Tuesday 18 November 2008

Last weekend, many Indians were all agog over the planting of our tricolour flag on the moon. It's a rather depressing sign of our continuing inability to think globally in a universe that continues to be vaster than any of our fleeting cultures, tribes or nations. It's a shame that no one's hoisted this flag there yet. Beautiful isn't it? Brings a tear to my eye.
(Found here.)


banzai cat said...

If you don't mind me asking-- and it is related in a way-- what do you think about international standards? For example, am thinking that our local literature has to written with some eye to the international market. Is this good or not? What do you think about Indian literature being given accolades in the international market? Should it be concerned with itself only?

JP said...

I think we need to worry less about labels of nation and language. The big fright-question (a question asked just to intimidate rather than with any real intention of prompting an answer) with Indian literature is of course 'is it authentic?' followed by 'is the writer privileged?' and 'is it just for the west or for us?' when a really good book will just blow away such questions by being authentic to its own self and speaking to every reader who is open to it, irrespective of the writer's status, class or past experiences.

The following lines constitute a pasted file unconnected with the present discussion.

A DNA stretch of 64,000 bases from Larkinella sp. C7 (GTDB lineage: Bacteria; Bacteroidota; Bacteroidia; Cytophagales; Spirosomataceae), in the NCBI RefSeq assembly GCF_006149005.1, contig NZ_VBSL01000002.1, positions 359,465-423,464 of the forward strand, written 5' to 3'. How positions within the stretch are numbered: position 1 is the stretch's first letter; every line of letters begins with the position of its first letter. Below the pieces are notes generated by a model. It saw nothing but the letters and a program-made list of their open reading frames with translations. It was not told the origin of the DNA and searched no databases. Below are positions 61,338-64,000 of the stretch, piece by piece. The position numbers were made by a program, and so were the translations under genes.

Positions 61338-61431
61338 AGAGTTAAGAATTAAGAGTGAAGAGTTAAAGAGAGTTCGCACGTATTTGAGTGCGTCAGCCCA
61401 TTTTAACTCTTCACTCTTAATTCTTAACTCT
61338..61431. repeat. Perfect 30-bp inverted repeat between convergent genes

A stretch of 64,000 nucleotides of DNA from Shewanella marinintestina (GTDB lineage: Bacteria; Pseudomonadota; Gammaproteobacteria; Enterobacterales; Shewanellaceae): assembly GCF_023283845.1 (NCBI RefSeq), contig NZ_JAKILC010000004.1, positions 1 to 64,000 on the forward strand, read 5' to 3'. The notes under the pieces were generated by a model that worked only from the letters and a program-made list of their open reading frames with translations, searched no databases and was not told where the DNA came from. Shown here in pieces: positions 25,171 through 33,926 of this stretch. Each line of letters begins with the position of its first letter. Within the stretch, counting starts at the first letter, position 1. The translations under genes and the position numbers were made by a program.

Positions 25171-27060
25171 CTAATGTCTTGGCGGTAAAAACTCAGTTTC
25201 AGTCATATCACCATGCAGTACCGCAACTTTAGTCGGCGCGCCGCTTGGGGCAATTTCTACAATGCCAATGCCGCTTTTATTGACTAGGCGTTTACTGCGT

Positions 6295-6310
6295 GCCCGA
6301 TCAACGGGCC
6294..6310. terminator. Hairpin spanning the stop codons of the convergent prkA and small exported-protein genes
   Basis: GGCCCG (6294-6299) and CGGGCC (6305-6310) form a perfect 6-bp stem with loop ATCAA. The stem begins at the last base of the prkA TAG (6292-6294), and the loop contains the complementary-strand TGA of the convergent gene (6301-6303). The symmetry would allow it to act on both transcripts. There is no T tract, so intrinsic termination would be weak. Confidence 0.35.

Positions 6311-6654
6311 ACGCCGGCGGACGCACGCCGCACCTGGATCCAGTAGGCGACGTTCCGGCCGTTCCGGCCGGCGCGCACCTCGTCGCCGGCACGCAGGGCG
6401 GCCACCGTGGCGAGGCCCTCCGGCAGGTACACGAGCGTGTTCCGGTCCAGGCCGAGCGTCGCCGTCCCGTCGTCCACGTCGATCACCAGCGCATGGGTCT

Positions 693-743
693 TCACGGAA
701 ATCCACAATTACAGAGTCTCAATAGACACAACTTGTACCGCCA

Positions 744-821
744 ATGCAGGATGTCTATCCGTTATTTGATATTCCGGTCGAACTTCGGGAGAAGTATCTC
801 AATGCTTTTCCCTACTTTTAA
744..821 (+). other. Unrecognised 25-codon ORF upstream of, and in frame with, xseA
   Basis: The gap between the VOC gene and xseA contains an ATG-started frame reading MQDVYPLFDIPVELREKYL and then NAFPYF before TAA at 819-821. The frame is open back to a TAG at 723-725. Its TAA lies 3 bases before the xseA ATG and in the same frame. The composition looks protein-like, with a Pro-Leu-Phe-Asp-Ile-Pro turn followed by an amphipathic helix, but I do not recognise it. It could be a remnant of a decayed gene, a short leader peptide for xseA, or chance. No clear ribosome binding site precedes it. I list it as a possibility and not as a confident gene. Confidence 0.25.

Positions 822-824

I think all this niggling over standards is something we do while waiting for the next really good book to come along and burn all our preconceptions away. :)

banzai cat said...

ah. in other words, it doesn't matter, the work will speak for itself, yadda-yadda?

but you still haven't answered the question of whether international accolades matter for you?

JP said...

Oh, for me? Er, whoever showers me with accolades has automatically proven their own good taste. Will that do?

Seriously though, at this point I don't even think about accolades, just about getting more stuff published.

It would be nice to be read the world over, but I'll take what I can get.